Reflecting back on my third Dreamforce trip and fourth speaking session around standards based data connectivity; I remain most excited about the announcement at Dreamforce ’14 around Lightning Connect, the new external object support via OData released in Winter ’15.  I consider myself a bit of a “data hippie” interested in the latest news on open data standards for connectivity.

Use cases for amazing Lightning Connect OData integration

While Salesforce integration is nothing new, Lightning Connect changes the game by treating live external data as native objects driven from the platform using APEX triggers and classes, SOQL, SOSL, Lookup Relationships, Custom Tabs and Details. The most common use case I have heard at Dreamforce is by far integration with on-premise Oracle or SQL Server databases.  From talking to architects, admins and developers at Dreamforce ’14, I am hearing about potential projects to integrate with sources such as:

OData is not limited to database connectivity, and includes a rich ecosystem or producers; and Progress Software's DataDirect Cloud supports both on-premise databases behind a firewall and even cloud data sources including Google Analytics, Salesforce Platform (for cross org connectivity), Marketo or Eloqua. In my opinion, this is even more exciting than Salesforce Analytics Cloud (Project Wave).  In my most recent session at DF14, I presented a live demo of this showing how to connect on-premise or cloud sources such as SQL Server, Oracle or Amazon Redshift from my developer account using OData produced by DataDirect Cloud.  The data gets fetched directly in real-time from source systems on demand without having to physically move or duplicate the data.

"Salesforce1 Lightning Connect is a new breed of real-time integration that turns any external data source into a first class citizen on the Salesforce1 Platform," said Scott Holden, VP, Salesforce1 Platform, Salesforce. "Along with partners like Progress, we are making integration point-and-click simple for our customers."

How does Lightning Connect work with external objects?

From the Salesforce Platform Winter 15 release notes:

Access External Data with Salesforce1 Lightning Connect. Lightning Connect enables your users to view and search records that are stored outside Salesforce, such as data in an enterprise resource planning (ERP) system. Instead of copying the data into Salesforce, which would be redundant and inefficient, use external objects to reference the data and access the data in real time via Web service callouts.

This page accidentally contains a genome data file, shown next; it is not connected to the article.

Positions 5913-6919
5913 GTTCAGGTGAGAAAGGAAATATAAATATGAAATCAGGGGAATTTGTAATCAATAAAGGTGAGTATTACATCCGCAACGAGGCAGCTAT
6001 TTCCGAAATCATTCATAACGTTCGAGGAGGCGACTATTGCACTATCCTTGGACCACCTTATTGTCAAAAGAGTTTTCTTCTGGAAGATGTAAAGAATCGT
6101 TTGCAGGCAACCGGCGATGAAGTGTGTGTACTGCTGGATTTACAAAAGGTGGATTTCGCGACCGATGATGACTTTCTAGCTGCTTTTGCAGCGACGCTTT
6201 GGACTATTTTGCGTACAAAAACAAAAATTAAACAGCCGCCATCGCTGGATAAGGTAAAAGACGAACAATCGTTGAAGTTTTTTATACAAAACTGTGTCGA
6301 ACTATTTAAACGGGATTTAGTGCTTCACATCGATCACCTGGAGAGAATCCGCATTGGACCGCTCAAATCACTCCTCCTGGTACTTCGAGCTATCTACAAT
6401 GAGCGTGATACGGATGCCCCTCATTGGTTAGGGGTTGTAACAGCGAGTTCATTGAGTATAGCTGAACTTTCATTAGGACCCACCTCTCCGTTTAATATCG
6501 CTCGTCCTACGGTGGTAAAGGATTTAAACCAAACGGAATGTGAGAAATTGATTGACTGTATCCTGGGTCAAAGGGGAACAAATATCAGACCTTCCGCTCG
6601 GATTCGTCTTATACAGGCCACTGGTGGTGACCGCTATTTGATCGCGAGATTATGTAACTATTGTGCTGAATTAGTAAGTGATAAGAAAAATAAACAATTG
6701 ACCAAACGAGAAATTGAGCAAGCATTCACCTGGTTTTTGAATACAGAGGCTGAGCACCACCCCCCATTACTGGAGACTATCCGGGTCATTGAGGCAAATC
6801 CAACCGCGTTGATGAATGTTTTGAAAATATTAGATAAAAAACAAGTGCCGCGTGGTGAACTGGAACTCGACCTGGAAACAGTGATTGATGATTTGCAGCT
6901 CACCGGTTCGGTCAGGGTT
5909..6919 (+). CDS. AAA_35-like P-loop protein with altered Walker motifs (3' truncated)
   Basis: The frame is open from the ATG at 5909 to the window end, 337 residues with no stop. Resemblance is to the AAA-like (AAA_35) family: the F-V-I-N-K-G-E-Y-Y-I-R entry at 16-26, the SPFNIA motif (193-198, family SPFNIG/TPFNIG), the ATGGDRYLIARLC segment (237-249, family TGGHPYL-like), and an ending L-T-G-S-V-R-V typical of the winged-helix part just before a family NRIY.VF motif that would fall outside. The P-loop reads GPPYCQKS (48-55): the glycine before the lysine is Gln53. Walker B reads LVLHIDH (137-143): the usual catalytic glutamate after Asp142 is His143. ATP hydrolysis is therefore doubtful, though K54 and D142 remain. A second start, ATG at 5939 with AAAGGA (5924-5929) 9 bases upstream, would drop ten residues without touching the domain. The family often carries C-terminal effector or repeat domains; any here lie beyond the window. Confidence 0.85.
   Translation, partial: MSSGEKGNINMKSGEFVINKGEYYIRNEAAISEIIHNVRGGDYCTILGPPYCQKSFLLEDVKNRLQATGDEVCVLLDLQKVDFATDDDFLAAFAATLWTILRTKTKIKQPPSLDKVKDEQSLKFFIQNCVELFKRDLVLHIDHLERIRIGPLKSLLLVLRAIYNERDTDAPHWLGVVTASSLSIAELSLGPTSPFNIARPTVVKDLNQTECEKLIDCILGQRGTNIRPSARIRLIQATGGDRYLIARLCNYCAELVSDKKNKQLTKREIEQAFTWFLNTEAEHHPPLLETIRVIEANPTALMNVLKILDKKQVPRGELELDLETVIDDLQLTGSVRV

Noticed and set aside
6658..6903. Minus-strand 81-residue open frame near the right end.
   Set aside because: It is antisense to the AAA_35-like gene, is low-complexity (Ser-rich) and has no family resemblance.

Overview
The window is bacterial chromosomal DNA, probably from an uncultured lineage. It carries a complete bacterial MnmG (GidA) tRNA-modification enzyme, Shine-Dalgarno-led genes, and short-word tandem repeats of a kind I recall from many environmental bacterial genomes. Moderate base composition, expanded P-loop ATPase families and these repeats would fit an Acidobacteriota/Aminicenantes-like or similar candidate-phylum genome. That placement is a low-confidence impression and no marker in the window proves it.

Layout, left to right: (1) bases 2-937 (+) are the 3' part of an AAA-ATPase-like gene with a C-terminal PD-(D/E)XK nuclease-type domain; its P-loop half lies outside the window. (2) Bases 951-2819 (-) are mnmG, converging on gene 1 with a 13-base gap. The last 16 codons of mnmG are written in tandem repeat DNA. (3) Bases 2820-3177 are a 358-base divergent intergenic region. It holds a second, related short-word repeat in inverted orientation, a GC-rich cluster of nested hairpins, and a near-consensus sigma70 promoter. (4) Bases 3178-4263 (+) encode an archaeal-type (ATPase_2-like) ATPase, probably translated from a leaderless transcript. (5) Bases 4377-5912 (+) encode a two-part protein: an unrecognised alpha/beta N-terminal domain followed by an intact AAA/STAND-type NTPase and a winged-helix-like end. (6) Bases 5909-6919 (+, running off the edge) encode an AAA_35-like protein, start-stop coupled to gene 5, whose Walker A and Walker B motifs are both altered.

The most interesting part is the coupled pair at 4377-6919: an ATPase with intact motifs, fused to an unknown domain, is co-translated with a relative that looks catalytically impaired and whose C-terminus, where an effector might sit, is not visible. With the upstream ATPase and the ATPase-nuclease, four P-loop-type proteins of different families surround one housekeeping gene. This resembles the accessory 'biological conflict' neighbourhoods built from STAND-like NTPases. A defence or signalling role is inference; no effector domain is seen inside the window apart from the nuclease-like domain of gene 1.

Lightning Connect external objects map to data tables in external data sources and are available to Salesforce tools such as lookup relationships, record feeds, the Salesforce1 app, SOSL and SOQL queries, Salesforce APIs, and deployment via the Metadata API, change sets, and packages. To connect to an external data source, Lightning Connect uses the Open Data Protocol (OData) version 2.0.

OData and Lightning Connect impressions from the show

I joined several sessions and met folks from across the platform to talk OData integration.  Many of the developers in the devzone were familiar with OData as a standard; but virtually all 150,000 attendees were excited about what OData represents in transforming external data into native objects and there was a lot of buzz on twitter.

Get started with Lightning Connect and OData for real-time connectivity

  1. Sign up for a developer accountas of Winter ’15
  2. Sign up for aDataDirect Cloud trial.  Or you can select any OData source from the ecosystem on  From my experience at Dreamforce, most shops were interested in DataDirect Cloud which produces real-time OData from popular data sources running on-premise or cloud.   If you want to connect securely to an on-premise database using OData, here’s a relatedtutorial on using DataDirect Cloud to instantly produce OData from databases behind your firewall using DB2 as an example, but the same steps apply to SQL Server, Oracle, Postgres, MySQL, OpenEdge, Cloudera or HortonWorks.
  3. From the developer account, click on Setup > Develop > External Data Sources
  4. Configure the data source using the url as follows replacing myDataSource with your DataDirect Cloud data source name:
  5. For DataDirect Cloud, authenticate using Basic Authentication. Under the Authentication section, change “Identity Type” to: “Per User” or “Named Principal”; and “Authentication Protocol” to: “Password Authentication”.  Then enter your DataDirect Cloud credentials.


6. Click Validate and Sync and select the external entities you want to treat as external objects. These objects will have API Name appended with __x to indicate an external object; and the fields will be appended with __c similar to other custom fields.


7. At this point, developers are ready to rock the Salesforce Platform with unlimited data.

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